My weekend in Cuxhaven
I decided to start the new year with a weekend trip to the ocean. I live only an hour away from the North Sea, but well… I’ve seen that spot of the North Sea a few times too often, so I decided for a town a few hours away from Leer, which is still located in East Frisia though:
Cuxhaven is a small town in Lower Saxony, Germany and it’s the northernmost point of this region. It’s at the North Sea and the Elbe River. The town has about 52,000 residents.
So, I decided to explore this cute little town for a weekend and prove that there are reasons why the North Sea is worth visiting in winter…
No. 1: You can walk through an almost empty hotel and feel like a character in the „Shining“ movie
I arrived Friday midday at Cuxhaven by train. There are several ways to get to Cuxhaven:
By car: The motorway A27 from Bremen or the Major road B73 from Hamburg both lead to Cuxhaven.
By train: Cuxhaven has a central station, so you can take a train getting there. If you’re coming from Bremen or Hamburg you have to switch trains in Bremerhaven.
By plane: The next bigger airports are in Hamburg or Bremen. Cuxhaven itself has only a minor airfield, from where you can fly to the islands Helgoland or Sylt.
By boat: The Helgoline is driving from Hamburg to Helgoland passing by Cuxhaven. This is obviously the slowest transport choice.
If your drive by train like me you arrive at the central station of Cuxhaven which is near the city center, 4km away from the North Sea coast. As my hotel was located at the beach, I decided to walk up there instead of taking the bus. My choice for the weekend was Hotel Deichgraf, a 3-star hotel only 2 minutes away from the beach.
I paid exactly 100,00 Euro for two nights in a double-bedded room. It was plain and clean. On a more critical level though I have to add that the internet connection wasn’t working so well, the blow dryer weighted like 5 kg and seemed to be a rarity of the 70s and the room didn’t have smoke detectors.
On a more positive note there weren’t many other tourists in January, so I felt like having the hotel to myself. And I mean look at the halls… It reminded me so much of „Shining“ from Stephen King. I got out alive though…
No. 2: You’re the only tourist and get spoiled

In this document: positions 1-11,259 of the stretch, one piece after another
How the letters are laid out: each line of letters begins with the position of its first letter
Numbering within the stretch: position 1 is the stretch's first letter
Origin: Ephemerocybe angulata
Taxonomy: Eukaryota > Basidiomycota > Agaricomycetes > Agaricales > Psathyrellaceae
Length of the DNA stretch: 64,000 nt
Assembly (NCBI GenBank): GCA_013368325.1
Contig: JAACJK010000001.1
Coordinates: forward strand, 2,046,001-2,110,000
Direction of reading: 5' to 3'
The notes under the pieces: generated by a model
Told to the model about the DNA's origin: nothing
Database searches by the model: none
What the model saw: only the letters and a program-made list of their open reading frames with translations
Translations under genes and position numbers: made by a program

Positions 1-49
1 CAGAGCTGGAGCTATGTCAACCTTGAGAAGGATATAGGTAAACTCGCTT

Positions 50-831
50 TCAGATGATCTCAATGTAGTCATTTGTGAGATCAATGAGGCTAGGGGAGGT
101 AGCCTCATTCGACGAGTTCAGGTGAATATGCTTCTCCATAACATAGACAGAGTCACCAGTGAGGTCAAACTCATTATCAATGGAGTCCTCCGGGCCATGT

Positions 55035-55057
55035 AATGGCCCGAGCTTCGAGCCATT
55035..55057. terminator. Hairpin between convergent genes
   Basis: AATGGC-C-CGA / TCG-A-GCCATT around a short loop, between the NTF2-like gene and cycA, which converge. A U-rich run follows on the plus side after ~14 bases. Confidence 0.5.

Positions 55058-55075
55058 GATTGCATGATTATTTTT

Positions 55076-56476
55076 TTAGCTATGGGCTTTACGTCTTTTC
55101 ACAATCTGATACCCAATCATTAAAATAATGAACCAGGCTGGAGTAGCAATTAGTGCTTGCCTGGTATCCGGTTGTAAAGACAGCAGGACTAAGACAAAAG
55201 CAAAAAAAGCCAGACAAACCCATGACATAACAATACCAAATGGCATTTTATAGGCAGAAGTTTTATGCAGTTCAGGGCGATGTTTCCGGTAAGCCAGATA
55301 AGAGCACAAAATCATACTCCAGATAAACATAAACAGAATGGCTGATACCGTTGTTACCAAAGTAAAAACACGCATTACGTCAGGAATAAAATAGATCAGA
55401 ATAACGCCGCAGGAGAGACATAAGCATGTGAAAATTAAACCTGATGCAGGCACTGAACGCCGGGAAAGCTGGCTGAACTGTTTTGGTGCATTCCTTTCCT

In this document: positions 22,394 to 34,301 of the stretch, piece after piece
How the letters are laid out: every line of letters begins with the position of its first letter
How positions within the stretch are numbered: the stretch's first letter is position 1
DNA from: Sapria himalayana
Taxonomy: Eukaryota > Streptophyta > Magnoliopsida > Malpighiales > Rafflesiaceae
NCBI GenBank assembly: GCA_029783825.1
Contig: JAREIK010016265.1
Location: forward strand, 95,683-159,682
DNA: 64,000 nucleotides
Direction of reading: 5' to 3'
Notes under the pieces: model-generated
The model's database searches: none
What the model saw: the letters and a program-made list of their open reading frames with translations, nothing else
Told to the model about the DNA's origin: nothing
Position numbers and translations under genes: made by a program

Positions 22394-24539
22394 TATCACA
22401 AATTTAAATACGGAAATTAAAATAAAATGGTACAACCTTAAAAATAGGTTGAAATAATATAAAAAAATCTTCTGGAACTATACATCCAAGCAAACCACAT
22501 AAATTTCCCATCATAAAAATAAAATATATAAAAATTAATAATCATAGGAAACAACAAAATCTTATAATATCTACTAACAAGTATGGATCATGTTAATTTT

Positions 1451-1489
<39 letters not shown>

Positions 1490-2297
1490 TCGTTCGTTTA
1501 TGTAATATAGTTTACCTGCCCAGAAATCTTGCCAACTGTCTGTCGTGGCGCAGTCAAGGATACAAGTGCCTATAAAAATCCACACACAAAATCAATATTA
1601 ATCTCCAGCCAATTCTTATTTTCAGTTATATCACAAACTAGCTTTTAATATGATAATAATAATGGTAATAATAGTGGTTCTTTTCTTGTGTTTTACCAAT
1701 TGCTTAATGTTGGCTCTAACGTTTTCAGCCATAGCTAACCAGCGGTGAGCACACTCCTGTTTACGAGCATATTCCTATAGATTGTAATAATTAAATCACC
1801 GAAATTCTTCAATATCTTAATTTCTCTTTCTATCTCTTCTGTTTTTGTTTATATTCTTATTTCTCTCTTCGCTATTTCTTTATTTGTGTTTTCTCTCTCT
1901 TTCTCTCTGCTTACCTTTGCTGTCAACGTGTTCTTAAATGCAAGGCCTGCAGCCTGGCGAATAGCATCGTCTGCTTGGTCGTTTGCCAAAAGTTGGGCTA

Of course I went to the beach (wait for it!), but Cuxhaven has more to offer than a beautiful ocean. That’s why I spent one day in the town exploring.
Wreck and Fishing Museum Windstärke 10
„Windstärke 10“ (Windstärke = wind force) is a fantastic museum which is placed in two former fish processing halls. It’s an area of 4000 m². It shows the dangers of seafishing, the collections of the former wreck museum and the 100 years of fishing history. I especially loved the ships in the bottles. You won’t regret a visit here and can spend 1-2 hours at this museum – completely on your own, if you like me decide to visit in January. I almost felt like Ben Stiller.
The museum is open from 10am until 5pm in winter (November-March) every day but on Mondays – and daily from 10am until 6pm (April-October).
The entry price for adults is 9,50 Euro.
Address: Ohlroggestraße 1, 27472 Cuxhaven
Cuxhaven has its own small castle, which was the residence of the Hamburg officials. The castle was built in the 14th century and is a very old and only survivor of North German brick Gothic.
I really enjoyed my visit at the Castle Ritzebüttel and the lady at the entrance was so happy to see a tourist. You can spend 30 minutes up to an hour here.
The castle is open from 10am until 1pm and from 2pm untl 5pm (Mondays-Thursdays) and from 11am until 3om (Saturdays + Sundays). It’s closed on Fridays.
The entry price for adults is 3,00 Euro.
Address: Schloß Ritzebüttel, 27472 Cuxhaven
The Penguin Museum